Wait a minute, mr. sportswriter just stop. First off, quit bashing my city. Have a heart why don't you. I have been a Jaguars season ticket holder for eight years straight (this year included) and I'll be honest, I almost HAD to give up my tickets this year. Why...because my full-time job pretty much turned into a part-time job, so you have a choice, feed yourself and your family or make millionares richer. I'm pretty sure you're making a pretty penny mr. sportswriter, so you only see it from one side. It's a very sensitive topic and you really need to be careful because you could affend a lot of people with your comments. I love my JAGS diehard and the only reason I was able to afford my tickets was because of the payment plan the team offered. What the NFL needs to do is step back and look at the source of the problem, it's simple...player's salaries. The salary cap has risen well over a 100 million since the Jags came to town and it's still going up as we speak. By doing so, the NFL dug themselves in a hole because they were not prepared for this economic crisis and its evident because they had to lay off employees as well. It's not that people don't want to go (believe me, I talk to Jags fans all the time), they can't afford to go. Are players stepping up to plate? NO...they're steady asking for more money which equals even higher tickets prices, concession prices and parking prices. I've said this before and I'll say it again, the NFL is taking the game away from the fans...and what's stinks about it  is the fact that the NFL knows it but they're so money hungry to the point that they just look the other way and refuse to acknowledge it. This next CBA is going to be very crucial. The fate of my hometown Jags hangs in the balance. If they don't come up with a better system which helps support big and small markets alike, I expect to lose this team within the next five years. There's not much I can do, so just I'll enjoy them while they're here.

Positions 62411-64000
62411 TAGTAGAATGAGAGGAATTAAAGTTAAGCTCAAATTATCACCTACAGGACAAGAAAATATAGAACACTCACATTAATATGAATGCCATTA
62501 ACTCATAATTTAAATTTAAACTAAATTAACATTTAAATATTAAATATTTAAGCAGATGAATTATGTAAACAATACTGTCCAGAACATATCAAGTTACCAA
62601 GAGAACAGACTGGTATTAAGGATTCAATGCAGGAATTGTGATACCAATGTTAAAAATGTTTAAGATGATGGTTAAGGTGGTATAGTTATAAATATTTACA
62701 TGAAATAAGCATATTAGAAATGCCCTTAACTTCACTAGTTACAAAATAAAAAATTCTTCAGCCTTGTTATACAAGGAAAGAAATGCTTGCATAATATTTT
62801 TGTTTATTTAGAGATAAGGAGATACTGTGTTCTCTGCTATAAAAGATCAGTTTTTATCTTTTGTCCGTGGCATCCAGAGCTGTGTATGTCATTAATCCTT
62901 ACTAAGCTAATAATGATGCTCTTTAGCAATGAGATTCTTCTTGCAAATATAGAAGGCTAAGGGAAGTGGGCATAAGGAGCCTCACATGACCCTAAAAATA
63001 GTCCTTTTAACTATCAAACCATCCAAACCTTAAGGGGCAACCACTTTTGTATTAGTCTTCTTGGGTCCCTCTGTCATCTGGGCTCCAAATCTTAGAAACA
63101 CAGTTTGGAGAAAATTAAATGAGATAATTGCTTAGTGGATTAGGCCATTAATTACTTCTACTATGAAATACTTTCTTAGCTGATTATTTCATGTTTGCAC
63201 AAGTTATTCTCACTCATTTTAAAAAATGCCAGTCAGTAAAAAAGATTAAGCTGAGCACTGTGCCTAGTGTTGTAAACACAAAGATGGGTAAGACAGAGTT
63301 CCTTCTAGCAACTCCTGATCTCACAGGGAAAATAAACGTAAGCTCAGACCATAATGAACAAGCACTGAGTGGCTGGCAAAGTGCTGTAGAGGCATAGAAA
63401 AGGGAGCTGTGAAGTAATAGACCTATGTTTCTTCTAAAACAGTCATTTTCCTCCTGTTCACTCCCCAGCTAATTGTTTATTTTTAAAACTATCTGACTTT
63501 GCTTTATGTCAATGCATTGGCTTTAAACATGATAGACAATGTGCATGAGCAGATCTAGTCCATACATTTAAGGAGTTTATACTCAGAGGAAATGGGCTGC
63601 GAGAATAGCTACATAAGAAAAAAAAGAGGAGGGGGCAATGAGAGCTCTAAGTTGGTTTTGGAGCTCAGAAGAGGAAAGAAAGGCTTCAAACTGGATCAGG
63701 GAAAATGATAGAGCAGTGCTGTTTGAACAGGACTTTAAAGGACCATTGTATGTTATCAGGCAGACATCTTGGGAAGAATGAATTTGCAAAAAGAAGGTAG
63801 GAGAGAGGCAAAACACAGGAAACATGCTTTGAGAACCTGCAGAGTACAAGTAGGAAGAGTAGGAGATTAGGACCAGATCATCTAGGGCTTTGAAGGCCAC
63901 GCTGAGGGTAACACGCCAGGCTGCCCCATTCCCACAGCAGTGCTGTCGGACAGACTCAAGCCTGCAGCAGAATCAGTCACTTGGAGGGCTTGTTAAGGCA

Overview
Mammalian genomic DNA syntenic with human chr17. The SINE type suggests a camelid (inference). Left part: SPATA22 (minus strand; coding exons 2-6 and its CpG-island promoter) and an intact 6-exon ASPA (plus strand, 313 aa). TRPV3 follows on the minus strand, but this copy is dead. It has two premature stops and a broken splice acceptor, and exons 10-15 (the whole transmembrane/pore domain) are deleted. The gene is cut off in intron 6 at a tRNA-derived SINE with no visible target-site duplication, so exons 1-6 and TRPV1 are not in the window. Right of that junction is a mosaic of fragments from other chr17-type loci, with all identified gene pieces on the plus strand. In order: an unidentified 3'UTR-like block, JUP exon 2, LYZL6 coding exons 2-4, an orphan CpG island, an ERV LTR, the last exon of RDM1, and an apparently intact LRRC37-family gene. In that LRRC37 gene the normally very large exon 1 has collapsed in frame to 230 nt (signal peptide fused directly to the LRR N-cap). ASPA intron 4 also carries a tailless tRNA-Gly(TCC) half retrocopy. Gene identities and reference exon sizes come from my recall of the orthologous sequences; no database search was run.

Since: Sep 4, 2009
Posted on: September 4, 2009 6:50 pm

Blackouts solution? Send teams packing to London

The NFL needs to realize that many are struggling and lift the blackout rules this season.  Show that you understand and support your fan base durning these tough times.  Sending games overseas will only alienate the fanbase.  As TMQ says "Nothing says the NFL has to remain popular."

Since: Nov 11, 2006
Posted on: September 4, 2009 6:50 pm

Blackouts solution? Send teams packing to London

Here in Detroit we love our team but its hard to dish out a couple 100 bucks per game when they harldy ever win a game. On top of that we havr a 15% unemployment rate.. If they cant find a way to let us watch the Lionson t.v in these times then something is wrong!

Since: Dec 6, 2007
Posted on: September 4, 2009 6:27 pm

Blackouts solution? Send teams packing to London

How about they just lower ticket prices to where the average NFL fan can get into a game?  Im a diehard bengals fan and one of the bigger football nuts youll find but ive never been able to go to a game because of the outrageous cost for a family or friends to go.  After paying nearly 100 bucks a ticket for a DECENT seat, on top of the parking, drinks and food, your looking at spending a huge chunk of a paycheck, if not the whole thing, to go watch 4 hours of a team that might not even win?  Cut the american economy some slack.

Since: Dec 26, 2006
Posted on: September 4, 2009 6:13 pm

Blackouts solution? Send teams packing to London

Keep the games here. How about lowering the ticket prices so normal people can go see the game instead of mostly white collar people? I would have to use 2 weeks pay to go to a game and do anything with my family. But I pay my bills first so it's the TV for me.